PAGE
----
The full-time whistle blows to signal the end of another season, and the majority of the 21,445 Bramall Lane crowd leave disappointed following another defeat.
Paddy Madden and Tom Hooper are on target as Scunthorpe wrap up three points. The result leaves Sheffield United finishing in 11th at the end of the 2015/16 campaign, a mile away from their pre-season aspirations of the title.
It was the club's lowest league position since 1983, leaving them eight points adrift of the play-offs and bringing an end to Nigel Adkins' 11-month spell in charge.
United had hit what felt like rock bottom and their next appointment was crucial. The Blades had already spent five seasons in England's third tier, with a play-off semi-final their closest attempt at returning to the Championship. They needed to find the man to get them moving back in the right direction.
In League Two, Northampton had caught the eye following their finish with 99 points. The achievement was remarkable, especially given how they were close to falling out of the Football League altogether just two seasons earlier.
The man who had spearheaded their climb was Chris Wilder. The club were in the midst of financial trouble, with questions focused on if Northampton could finish the season, let alone what they could win at the end of it.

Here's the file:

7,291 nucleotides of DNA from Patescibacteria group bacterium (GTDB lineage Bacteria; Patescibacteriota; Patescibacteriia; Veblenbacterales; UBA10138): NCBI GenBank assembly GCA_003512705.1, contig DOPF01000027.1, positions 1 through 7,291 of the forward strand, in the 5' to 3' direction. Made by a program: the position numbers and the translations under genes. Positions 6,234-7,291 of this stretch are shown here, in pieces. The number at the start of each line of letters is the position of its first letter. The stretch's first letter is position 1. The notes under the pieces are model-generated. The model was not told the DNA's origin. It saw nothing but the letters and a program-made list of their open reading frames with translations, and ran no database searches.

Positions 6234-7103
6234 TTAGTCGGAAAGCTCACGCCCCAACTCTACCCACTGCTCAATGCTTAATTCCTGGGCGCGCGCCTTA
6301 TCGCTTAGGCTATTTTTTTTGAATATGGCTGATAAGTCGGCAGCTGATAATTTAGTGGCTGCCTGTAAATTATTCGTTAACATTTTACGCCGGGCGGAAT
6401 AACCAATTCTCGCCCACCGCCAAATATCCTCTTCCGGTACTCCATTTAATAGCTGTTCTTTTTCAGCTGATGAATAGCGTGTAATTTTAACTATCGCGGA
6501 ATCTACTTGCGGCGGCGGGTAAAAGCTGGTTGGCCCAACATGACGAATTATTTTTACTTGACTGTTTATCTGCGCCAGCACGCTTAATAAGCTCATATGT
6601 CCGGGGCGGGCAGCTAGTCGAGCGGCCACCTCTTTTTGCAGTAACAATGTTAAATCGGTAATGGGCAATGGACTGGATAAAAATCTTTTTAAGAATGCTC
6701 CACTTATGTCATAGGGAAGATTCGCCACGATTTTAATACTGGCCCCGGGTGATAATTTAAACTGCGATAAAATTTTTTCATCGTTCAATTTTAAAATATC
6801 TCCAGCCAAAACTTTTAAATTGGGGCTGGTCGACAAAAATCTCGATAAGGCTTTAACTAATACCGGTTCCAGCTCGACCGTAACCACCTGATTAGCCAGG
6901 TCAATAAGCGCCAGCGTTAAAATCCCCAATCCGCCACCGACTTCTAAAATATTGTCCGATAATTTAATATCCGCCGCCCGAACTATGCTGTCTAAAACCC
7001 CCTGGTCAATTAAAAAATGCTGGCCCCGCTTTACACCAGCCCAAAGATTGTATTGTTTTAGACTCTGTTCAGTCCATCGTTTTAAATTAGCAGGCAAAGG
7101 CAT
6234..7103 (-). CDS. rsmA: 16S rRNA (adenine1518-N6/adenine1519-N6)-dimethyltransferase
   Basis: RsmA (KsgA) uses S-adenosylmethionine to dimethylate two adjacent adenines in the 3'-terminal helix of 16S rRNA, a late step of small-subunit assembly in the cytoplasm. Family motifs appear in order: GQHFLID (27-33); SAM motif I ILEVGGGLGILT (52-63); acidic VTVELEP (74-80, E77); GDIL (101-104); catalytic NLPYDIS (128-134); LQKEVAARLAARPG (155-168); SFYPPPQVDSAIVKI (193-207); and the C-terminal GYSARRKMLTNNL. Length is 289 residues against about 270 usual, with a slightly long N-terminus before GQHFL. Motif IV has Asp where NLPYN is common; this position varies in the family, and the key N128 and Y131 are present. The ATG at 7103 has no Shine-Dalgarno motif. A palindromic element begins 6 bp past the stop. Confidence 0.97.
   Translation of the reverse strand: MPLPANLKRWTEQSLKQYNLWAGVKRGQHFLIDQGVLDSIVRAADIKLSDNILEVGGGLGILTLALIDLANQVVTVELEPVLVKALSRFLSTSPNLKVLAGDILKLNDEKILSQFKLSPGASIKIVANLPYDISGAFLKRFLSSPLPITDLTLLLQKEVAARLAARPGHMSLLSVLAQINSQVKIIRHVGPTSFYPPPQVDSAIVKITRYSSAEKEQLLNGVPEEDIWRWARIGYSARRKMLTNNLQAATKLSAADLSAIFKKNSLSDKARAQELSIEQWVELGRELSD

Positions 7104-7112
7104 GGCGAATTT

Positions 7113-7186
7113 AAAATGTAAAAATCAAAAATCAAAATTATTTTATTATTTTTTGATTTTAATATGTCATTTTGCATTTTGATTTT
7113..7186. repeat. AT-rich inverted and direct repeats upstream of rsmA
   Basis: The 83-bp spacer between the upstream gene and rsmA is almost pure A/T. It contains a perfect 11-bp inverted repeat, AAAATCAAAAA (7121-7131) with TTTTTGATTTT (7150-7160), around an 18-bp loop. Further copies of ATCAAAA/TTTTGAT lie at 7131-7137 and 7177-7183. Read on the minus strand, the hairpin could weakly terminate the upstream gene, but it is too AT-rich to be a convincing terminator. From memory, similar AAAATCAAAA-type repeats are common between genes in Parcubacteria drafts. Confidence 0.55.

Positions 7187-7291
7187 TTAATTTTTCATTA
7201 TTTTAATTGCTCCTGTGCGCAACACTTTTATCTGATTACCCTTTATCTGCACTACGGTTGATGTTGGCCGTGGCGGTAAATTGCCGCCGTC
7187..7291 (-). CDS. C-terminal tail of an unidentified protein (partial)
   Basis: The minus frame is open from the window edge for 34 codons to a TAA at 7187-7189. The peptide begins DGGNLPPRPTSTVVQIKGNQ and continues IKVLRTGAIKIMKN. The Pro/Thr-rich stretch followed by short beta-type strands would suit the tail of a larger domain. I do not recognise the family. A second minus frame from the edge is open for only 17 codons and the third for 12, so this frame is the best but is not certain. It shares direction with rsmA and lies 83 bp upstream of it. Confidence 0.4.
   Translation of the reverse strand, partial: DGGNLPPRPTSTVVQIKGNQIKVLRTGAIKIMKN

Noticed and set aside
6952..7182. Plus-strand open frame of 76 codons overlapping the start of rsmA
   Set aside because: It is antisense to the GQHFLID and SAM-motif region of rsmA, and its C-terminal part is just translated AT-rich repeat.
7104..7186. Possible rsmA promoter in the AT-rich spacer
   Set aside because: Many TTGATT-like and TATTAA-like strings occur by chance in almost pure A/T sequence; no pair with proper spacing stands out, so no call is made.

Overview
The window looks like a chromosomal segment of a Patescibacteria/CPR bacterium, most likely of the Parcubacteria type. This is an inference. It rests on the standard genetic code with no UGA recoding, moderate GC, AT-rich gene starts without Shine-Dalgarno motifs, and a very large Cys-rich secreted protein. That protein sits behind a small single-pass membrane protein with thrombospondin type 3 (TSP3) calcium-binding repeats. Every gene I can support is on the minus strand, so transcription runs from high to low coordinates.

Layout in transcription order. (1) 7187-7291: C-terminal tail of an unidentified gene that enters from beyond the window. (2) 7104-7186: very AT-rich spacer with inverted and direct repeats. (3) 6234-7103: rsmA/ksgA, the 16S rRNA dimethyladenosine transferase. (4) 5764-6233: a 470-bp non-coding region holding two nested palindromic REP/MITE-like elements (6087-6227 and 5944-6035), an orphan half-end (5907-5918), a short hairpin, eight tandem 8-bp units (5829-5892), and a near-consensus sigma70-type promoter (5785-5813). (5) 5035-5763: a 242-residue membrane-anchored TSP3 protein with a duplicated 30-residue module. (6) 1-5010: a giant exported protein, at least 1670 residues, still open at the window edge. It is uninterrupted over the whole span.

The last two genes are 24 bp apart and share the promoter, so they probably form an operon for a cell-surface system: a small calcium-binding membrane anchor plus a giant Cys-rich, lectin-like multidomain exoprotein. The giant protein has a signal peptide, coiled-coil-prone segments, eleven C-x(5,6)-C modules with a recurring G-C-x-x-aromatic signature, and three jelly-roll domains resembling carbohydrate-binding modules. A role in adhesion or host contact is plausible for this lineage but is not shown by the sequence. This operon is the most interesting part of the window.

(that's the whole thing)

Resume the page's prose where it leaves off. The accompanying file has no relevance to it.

HMRC issued a winding up order over an unpaid tax bill, leaving Town just hours from ceasing to exist.
Wilder battled through, bringing out the best of his squad to continue to secure maximum points in entertaining fashion.
Speaking to the Telegraph back in 2016, Wilder said: "It isn’t right what happened. It isn’t right the players didn’t get paid. It isn’t right the staff weren’t paid for three months.
"It isn’t right the supporters had to see their club go to the edge. But we all knew it was none of our fault. And what I think we can be really proud of is we never used it as an excuse. We never got the white flag out."
It summed up his mentality and his desire for success. The players wages were paid by the Professional Footballers' Association, but Wilder and his staff went unpaid during the difficult months.
A Blade at heart, Wilder was the man that United needed to end their years of misery. Days after that defeat to Scunthorpe, he accepted the job in South Yorkshire, much to the delight of the Bramall Lane faithful.
His first summer saw the signings of Mark Duffy, John Fleck, Jack O'Connell and Leon Clarke. Players who could make an impact at this level, players who would fit into the way Wilder wanted to play.
The enthusiasm from the off-season felt short-lived though. The 2016/17 campaign kicked-off with four defeats from five and an exit from the EFL Cup with a home defeat to League Two Crewe.